THE SNP is starting to win the argument over independence because it is governing well, an SNP minister claimed yesterday.
Mike Russell, the environment minister, was responding to a poll that showed greater backing for independence than for the Union.
The TNS System Three opinion poll found 41 per cent of Scots wanted the SNP government to negotiate an independence settlement, compared to 40 per cent who are opposed to breaking up the UK. Speaking on BBC Scotland's Politics Show, Mr Russell said more people would come round to independence the longer the SNP was in government in Scotland.
He said: "What we have seen in the last 12 months is a steady swing towards the idea of independence.
But as these figures show, even that 41% is 5 or 6 points less than what the idea of Scottish independence was polling for the 6 months prior to last May’s election (when perversely the rise in the SNP vote was accompanied by a fall in those favouring secession).
Which leads onto Salmond’s, conveniently-timed article in the Sunday Times yesterday where he was asked to outline the benefits of independence for Scotland.
Stripping away the flowery rhetoric and the irrelevant political attacks on Labour, we’re left with:
1.It is by becoming independent that nations can maximise their influence in our interdependent world.
For Scotland, independence would give us a voice and votes in the European Union, where we have many vital interests at stake
It is by no means certain that an independent Scotland would gain automatic entry to the EU, but if it did- with similar sized populations, it would exert roughly the same influence as Slovakia and the Baltic countries and with such a weak presence, would those "vital interests" be better or worse defended than they are now presently in a European Union which is increasingly following policies on regional rather than national basis anyway?
2....also enable us to act on our instincts for internationalism, emulating the success of other small countries, such as Ireland and the Scandinavian nations.
On many issues, such as tackling climate change, developing renewable technology, or ridding our planet of weapons of mass destruction, it is very clear that the Scottish contribution would be more progressive than the response of governments in London, past and present.
Those "instincts for internationalism" mean what exactly? Getting plaudits off the Iranian mullahs? What has the Republic of Ireland actually achieved in the way of climate change? What progress has Denmark made in ridding the world of weapons of mass destruction? In contrast, the UK is a major player on the world stage, a player who's listened to and so, a player who potentially can achieve real results in such areas.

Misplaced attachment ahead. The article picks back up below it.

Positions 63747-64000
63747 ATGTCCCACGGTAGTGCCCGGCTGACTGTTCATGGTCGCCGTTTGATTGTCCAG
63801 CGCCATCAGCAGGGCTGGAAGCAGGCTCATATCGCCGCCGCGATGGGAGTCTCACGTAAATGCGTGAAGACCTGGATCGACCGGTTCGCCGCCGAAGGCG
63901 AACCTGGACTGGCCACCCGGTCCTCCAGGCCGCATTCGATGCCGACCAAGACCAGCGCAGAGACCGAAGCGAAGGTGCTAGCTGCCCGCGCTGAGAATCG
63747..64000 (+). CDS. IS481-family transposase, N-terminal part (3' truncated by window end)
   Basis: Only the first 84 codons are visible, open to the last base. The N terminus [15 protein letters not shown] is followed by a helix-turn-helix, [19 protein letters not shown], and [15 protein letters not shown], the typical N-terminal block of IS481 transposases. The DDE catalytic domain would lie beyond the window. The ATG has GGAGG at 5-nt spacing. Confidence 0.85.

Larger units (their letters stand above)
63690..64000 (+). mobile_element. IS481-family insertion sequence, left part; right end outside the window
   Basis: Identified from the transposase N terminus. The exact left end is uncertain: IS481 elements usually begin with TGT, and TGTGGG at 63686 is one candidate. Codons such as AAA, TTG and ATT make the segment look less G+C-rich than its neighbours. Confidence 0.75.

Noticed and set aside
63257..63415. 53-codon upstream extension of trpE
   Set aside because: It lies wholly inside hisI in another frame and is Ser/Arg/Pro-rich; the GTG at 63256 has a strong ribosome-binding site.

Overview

3.When Gordon Brown implies that issues such as avian flu or foot and mouth are capable of only a British solution, the subtext is that he wants to take powers back from Scotland to London as part of the constitutional commission, or review, or working party - a scheme over which Downing Street has clearly asserted total control.
Salmond isn't arguing here surely that Avian flu and foot and mouth respect land borders? Whatever his subliminal motivations, Brown is right on this- such issues are capable only of a British solution.
4.Westminster's unreasonable behaviour now encompasses threatening to withhold council tax benefit, trying to block local income tax, refusing to apply Barnett consequentials properly to prison spending and Olympic regeneration funding in London, and demanding payment from Tayside and Fife constabularies for security at the G8 and St Andrews summits.
OK, finally, the financial argument. Interesting though, that Salmond has concentrated on the negatives of the present situation instead of presenting the economic positives of independence- which are what exactly?
Less income tax? Better pensions? Improved health provision? Alex's strangely silent on those type of questions.
5.Independence also means the maintenance of the social union between Scotland and England, and the other nations of these islands, based on a 21st-century relationship of equality.
The SNP's commitment to the Queen remaining as our shared head of state - just as she is head of state of 15 other Commonwealth countries - symbolises that social union between our nations.
So he’s arguing that separation, with its inevitable bitterness and heartbreak, would actually strengthen the bonds which already exist between the countries of the UK? The SNP's commitment to the Queen remaining as head of Scotland, whilst an intriguing policy for a Celtic nationalist party to hold, would be of little relevance and help in such a scenario.
If you'd like to ask Alex Salmond personally his answer to any of these questions, BBC Scotland is offering you the opportunity here.